Excerpted from the 10th Anniversary Updated Edition of Animal, Vegetable, Miracle, published by HarperCollins on May 2, 2017.
Some people might expect a best-selling book to bring them fame and fortune. But I never saw this coming: a restaurant.
I wasn’t looking for a new career, a source of income, or more to do. I’m still a college professor and a farmer. I appear to have no good business sense: I serve as the director of this restaurant but have made no money from it, despite the hard work I’ve put into it, year after year. It’s a business founded on unconventional principles. When I first described my idea to a friend in the industry he offered these gentle words of encouragement: “Did a poleaxe fall on your head?”
Let me back up and start at the beginning.
Picture a town square, maybe half the size of a typical city block, a parking lot in the center surrounded by wooden-framed, early-1900s commercial buildings with pillared front porches. An empty shell of an old railroad depot stands alongside the quiet railroad track. Stand in the middle of the square and turn around slowly and you’ll see mostly empty buildings in advanced states of disrepair, their front display windows covered with plywood. This is my little town, really just a village, without enough of a population to support any type of town government. We have no downtown, no stoplights, and fewer than a thousand people.
During the year my wife Barbara Kingsolver and I were writing Animal, Vegetable, Miracle, something big came to our little village of Meadowview, Virginia: a national company proposed building a service station and truck stop at our town’s interstate exit. This proposal opened a community discussion around job opportunities. Before this, nobody had put much effort into reviving our little town, probably for decades, so the idea of some jobs was appealing. But would a national truck stop chain likely be a community-minded employer? How else might we turn things around and create meaningful jobs for a town so small and so far down on its luck?
Meadowview isn’t unique. All over our country small towns described as “once-thriving” are now home to too many empty buildings and declining community. People are quick to write these towns off, calling them the doomed victims of the global economy.
In 2007, when we were preparing to hand in our manuscript, I had just spent two years reading about building local economies and regional food systems, and I began hatching the idea of creating a local business in our village. My goal was to maximize the number of people who could benefit. How could we effectively get money flowing into the community, rather than out?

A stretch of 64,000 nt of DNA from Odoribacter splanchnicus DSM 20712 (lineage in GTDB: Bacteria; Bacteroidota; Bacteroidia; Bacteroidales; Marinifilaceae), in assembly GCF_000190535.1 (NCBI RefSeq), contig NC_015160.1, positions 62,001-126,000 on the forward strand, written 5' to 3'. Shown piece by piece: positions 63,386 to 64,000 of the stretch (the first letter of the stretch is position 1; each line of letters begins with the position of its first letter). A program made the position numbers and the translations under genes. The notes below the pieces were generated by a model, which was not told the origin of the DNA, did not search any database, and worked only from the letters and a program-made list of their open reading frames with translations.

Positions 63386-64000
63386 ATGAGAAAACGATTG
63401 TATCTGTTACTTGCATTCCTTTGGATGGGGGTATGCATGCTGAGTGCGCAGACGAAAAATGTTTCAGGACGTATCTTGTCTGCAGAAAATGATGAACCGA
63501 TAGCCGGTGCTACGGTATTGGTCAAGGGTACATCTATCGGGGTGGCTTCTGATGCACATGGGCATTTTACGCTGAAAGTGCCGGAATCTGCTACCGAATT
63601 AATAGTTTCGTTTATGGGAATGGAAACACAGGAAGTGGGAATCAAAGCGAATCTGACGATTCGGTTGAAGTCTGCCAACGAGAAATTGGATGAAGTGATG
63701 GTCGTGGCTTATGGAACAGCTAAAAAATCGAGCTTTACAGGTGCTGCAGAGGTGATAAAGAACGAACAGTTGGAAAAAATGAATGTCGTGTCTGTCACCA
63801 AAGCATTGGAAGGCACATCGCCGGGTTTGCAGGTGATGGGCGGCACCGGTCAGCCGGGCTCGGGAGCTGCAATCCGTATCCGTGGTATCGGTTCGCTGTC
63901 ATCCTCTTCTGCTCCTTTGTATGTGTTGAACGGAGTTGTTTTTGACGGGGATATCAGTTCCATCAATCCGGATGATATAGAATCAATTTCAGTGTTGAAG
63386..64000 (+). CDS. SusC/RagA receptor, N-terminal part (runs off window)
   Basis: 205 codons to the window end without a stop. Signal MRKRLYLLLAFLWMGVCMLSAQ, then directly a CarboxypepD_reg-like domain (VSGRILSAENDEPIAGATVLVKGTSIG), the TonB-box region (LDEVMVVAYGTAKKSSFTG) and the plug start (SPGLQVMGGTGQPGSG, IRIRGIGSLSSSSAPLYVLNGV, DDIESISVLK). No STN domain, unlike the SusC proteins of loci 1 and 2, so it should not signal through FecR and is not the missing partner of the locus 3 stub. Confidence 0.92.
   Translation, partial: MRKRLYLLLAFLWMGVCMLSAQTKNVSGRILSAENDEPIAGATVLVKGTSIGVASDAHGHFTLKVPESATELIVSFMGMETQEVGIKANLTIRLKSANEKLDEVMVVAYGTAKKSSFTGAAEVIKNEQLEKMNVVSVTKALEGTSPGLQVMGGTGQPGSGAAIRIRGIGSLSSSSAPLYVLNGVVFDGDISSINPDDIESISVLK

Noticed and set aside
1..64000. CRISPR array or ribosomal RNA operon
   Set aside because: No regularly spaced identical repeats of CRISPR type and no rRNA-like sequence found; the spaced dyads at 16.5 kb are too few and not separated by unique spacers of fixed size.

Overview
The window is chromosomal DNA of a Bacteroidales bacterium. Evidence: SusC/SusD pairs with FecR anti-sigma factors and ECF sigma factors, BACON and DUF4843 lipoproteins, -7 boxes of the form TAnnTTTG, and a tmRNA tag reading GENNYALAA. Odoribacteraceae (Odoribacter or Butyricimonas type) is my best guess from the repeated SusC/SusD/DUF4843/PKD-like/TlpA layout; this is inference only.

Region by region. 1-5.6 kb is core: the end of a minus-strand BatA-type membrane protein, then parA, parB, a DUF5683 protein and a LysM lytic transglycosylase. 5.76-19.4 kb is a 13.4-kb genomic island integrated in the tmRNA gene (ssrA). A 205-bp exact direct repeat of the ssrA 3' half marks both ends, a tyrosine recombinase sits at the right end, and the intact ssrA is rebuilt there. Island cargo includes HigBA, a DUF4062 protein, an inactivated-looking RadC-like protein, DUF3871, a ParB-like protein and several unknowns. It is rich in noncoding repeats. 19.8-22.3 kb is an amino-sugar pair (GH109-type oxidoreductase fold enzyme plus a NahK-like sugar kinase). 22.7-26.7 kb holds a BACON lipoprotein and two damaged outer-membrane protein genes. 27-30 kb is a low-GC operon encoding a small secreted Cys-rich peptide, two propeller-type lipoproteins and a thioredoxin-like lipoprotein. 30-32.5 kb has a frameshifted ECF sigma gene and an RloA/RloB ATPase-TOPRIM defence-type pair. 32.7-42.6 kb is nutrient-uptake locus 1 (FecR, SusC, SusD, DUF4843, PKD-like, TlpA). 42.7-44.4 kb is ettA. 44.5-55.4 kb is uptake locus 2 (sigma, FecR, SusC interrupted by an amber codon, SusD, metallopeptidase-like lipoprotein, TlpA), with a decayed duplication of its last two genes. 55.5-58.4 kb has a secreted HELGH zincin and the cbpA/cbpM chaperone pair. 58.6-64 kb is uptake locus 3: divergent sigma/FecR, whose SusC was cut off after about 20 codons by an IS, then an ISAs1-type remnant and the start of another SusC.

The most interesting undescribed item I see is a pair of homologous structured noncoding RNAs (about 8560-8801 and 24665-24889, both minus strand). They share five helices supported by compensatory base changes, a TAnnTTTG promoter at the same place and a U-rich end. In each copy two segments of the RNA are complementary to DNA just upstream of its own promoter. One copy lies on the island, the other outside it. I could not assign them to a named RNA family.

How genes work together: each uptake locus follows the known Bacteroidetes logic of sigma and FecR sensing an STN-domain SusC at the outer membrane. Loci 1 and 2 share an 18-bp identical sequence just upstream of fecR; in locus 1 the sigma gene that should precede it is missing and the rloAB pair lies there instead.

Like many rural towns, the economic base of our region is historically rooted in small farms, but for decades that livelihood has slowly declined, following the same pattern of corporate consolidation we describe in this book. Tobacco farming has now lost its support. The main agricultural product of our region these days is cattle, but not for local consumption. Calves are raised on our grassy rolling hills, then shipped off to be finished and processed in huge Midwestern feedlots, with the bulk of the profits also rolling out on those cattle trucks.
But we still had small local vegetable growers who needed consumers. I wondered if we could use the ideas from our book to help connect more local diners with the food of our region. After lots of talk and a roundup of community and family support, we decided to pull the plywood off the face of one of those derelict buildings on the square, modernize the electricity and plumbing, and hang up a sign.
That’s the simple version of how we opened The Harvest Table Restaurant. Farm-to-table restaurants are becoming popular across the country, but The Harvest Table is working at the front edge of this trend, building its whole menu around local sourcing. We depend on local growers in every way possible, and change our menu daily. At our specific request, various farmers have grown sweet corn, winter squash, parsnips and turnips, heirloom tomatoes, mushrooms, and heritage Appalachian dent corn for grits, to name a few examples.
At the time we released this book, most local foods changed hands via direct sales, with farmers serving as both growers and salespeople. Since then, many creative entrepreneurs have invented novel ways to collect and distribute these foods. Existing conventional food distributors have been happy to add local products to their inventories. Food hubs pool products from local or regional producers and make them available to restaurants, schools, hospitals, country clubs or private dining events. More than 40 percent of school districts in our country now have some version of a farm-to-school program. Food hubs have been most successful in urban areas, and the growth of urban markets has led to an explosive growth of small-scale sustainable farm operations surrounding cities and even embedded in city centers.